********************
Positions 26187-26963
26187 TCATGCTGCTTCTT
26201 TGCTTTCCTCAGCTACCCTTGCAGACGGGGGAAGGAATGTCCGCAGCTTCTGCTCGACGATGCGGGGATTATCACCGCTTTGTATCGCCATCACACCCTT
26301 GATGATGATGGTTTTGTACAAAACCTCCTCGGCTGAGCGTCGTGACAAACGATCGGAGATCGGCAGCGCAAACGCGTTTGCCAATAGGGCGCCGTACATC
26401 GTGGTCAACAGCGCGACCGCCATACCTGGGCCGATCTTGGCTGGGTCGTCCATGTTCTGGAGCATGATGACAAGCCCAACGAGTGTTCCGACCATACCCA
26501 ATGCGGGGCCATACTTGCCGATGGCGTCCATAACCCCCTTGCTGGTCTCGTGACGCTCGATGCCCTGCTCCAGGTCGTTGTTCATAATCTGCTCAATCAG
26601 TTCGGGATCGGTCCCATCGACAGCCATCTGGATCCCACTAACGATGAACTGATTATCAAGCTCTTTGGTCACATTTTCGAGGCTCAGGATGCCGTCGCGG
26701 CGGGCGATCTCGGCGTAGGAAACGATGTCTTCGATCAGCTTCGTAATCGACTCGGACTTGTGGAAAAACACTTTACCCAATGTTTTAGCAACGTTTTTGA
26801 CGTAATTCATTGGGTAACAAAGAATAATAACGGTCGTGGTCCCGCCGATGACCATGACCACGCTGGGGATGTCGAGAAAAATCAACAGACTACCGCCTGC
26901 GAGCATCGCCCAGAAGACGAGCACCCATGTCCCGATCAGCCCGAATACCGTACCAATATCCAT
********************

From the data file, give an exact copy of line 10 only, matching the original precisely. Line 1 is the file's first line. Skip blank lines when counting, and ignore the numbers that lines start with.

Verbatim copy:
26901 GAGCATCGCCCAGAAGACGAGCACCCATGTCCCGATCAGCCCGAATACCGTACCAATATCCAT